Friday, September 8, 2017

Thoughts on Some Types of Monetization

Update: As of September 16th, 2017, I've revised the article a couple times to convey my points better.

Monetization in games is a topic I touch upon occasionally. Sometimes it involves a highly critical article on the practices of a company I like and want to see improve. Other times it's in defense of some practice that others criticize. Very often it's because in my many articles that involve discussing gameplay and player retention, monetization happens to get involved. Despite all this I could stand to make my views on some forms of monetization clearer. In this article, I plan to do exactly that by reviewing some types of monetization I've observed in its digital form, specifically describing in what context I consider such monetization acceptable or unacceptable.

A Gamer's Safety Net: Stamina, Lives, and Continues

When a player reaches a failure state they may be met with an option to continue playing the game. Alternatively, play resumed despite the failure, though often with some penalty involved. Many games have such a feature in some form and while they vary greatly, they are a safety net that seems largely taken for granted.

A Problematic Stamina/Lives System

However, in the mobile gaming space especially, parts of this safety net system have been perverted into what I consider a money making machine of questionable effectiveness. While the name of such systems usually takes the form of Stamina or Lives (or some synonym of either), the issue I have is it shows a number that, when depleted, largely prevent the player from playing the game. In general, Stamina is usually depleted when attempting a level, while Lives are reduced whenever players fail to complete a level. However, their purposes are similar since when Stamina/Lives run out, players are given a few choices: wait (often hours) for the Stamina/Lives to replenish to continue playing, pay money (or watch an ad) to restore Stamina/Lives in some way, or use a consumable item that is occasionally given out for free to restore Stamina/Lives.

Ultimately, these systems intentionally create a hard time gate that is rarely compatible with anyone's playing habits, leading to a loss of interest in what could be an interesting game. To put it another way, intentionally limiting how much a player is allowed to play at some rudimentary level is harmful to player retention. This in turn means that having such systems in place may end up creating an illusion of success where in truth much less money is being made since disinterested players who may go just uninstall are players not spending money on other forms of monetization that the game may have to offer. Therefore, I assert that having a stamina or lives system that greatly limits how much a player can participate in and enjoy a game results in a smaller active playerbase and less money made.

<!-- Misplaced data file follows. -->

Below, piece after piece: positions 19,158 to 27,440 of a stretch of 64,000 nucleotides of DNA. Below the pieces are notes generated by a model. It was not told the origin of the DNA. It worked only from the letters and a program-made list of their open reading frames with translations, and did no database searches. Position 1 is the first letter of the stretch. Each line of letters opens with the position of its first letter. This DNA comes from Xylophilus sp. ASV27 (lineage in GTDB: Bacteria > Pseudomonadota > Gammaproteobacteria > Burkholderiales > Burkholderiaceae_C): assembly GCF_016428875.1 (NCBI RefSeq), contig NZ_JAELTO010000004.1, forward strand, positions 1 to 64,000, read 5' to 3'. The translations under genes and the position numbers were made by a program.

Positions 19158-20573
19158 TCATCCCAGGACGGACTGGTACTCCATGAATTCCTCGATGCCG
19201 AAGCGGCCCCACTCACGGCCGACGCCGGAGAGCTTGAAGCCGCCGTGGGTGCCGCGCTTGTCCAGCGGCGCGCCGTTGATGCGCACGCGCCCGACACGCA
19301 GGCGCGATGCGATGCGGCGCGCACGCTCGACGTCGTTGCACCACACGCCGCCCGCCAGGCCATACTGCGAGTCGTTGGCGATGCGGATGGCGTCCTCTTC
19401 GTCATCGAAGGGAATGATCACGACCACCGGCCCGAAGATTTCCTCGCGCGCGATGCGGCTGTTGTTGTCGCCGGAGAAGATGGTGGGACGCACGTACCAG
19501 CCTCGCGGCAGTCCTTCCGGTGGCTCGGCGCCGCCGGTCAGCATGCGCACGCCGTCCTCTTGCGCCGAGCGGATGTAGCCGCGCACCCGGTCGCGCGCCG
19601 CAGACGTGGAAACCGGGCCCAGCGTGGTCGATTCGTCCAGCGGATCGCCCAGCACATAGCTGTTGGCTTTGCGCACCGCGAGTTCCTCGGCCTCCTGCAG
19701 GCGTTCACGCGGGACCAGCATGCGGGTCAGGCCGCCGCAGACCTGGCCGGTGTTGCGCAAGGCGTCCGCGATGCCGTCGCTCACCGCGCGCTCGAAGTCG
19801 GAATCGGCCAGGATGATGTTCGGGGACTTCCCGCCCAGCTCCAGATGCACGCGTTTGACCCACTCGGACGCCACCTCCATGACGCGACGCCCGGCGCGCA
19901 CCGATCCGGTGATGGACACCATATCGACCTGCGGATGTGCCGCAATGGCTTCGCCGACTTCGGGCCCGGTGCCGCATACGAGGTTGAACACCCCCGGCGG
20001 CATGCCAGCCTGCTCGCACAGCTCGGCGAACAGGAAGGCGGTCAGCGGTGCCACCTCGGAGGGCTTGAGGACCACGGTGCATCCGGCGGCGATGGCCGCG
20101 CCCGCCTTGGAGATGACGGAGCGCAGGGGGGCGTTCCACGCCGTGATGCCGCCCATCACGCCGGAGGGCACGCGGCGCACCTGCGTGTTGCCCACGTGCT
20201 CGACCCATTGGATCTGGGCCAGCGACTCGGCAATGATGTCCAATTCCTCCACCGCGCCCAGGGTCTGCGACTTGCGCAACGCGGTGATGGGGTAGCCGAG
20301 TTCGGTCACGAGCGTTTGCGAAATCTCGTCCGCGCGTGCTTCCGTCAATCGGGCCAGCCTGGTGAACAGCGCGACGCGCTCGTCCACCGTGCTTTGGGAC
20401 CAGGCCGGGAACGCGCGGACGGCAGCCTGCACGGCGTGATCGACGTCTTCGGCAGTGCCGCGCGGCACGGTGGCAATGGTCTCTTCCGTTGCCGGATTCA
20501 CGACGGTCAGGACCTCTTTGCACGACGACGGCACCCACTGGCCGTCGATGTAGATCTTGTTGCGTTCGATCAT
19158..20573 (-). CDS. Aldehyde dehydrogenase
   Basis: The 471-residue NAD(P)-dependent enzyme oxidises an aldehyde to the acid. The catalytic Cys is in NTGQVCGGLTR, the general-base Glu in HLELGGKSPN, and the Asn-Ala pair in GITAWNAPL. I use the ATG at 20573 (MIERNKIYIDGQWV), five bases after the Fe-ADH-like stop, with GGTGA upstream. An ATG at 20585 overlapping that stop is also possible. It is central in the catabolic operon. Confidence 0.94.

How to Make it Work

As detestable as I find a Stamina/Lives system in general, I think there's methods for implementing one with minimal downsides. For example, in my games I played, I found there's many secondary Stamina/Lives system that limit player participation in specific activities, such as battling event enemies. With a robust base experience, these secondary systems serve as something of a soft time gate that can be used to pull in a little extra profit. The efficacy of such a form of monetization remains questionable since players may object to a very clear instance of being nickel and dimed, but at least players can enjoy much of the game itself.

On Continues

My thoughts on the usage of continues as a form of monetizing a game largely depends on the game since there's some advantage to restricting usage due to how much a game may be trivialized. In general, I find that issues related to spending money to continue from a failure state would be alleviated greatly if the player can attempt a level from the beginning as much as they want. With that said, I would prefer if the idea of spending money on continues was reserved for the arcade and continues, if they even need to exist in a game, are limited instead.

Random Acts of Gambling: Loot Boxes and Gacha

When it comes to games utilizing loot boxes or gacha as a form of monetization, I can easily name several. While some may point to a game like Overwatch, which appears to be making its respective entity a lot of money, games like Puzzle and Dragons have been profiting hard off of their playerbase for a while. These systems seem to be great money spinners and they're not going away anytime soon. I also don't think they necessarily need to go away considering I published a suggestion to add appearance loot boxes to WoW. However, I think there are many issues associated with systems that are basically gambling though and because of that, I keep the following in mind when considering a loot box or gacha system:
  • The price or grind time has to be right.
    • Real world pricing is obligatory since I generally tend to be highly sensitive to pricing practices that are unattractive to players with little disposable income. This especially applies to digital goods in my opinion.
    • What must also be considered though is that all players should have occasional access to the gambling system whether it's through drip-feeding premium currency or rewarding access through normal play. This encourages players to buy with real life money in addition to rewarding dedicated players.
  • Gambling should favor the player.
    • Much like how a player may become disinterested in playing a game that arbitrarily takes away their ability to play, a player may become disinterested if not outright frustrated if their returns from gambling are poor. A gacha or loot box isn't like many casino games that have odds in favor of the house to ensure profitability since the distribution of virtual items for real life money should generate almost pure profit. Therefore, in the interest of profiting in the long term, it might help to alleviate frustrations by favoring the player more. Incidentally, this is likely why gacha events, such as Godfests in PAD, are held.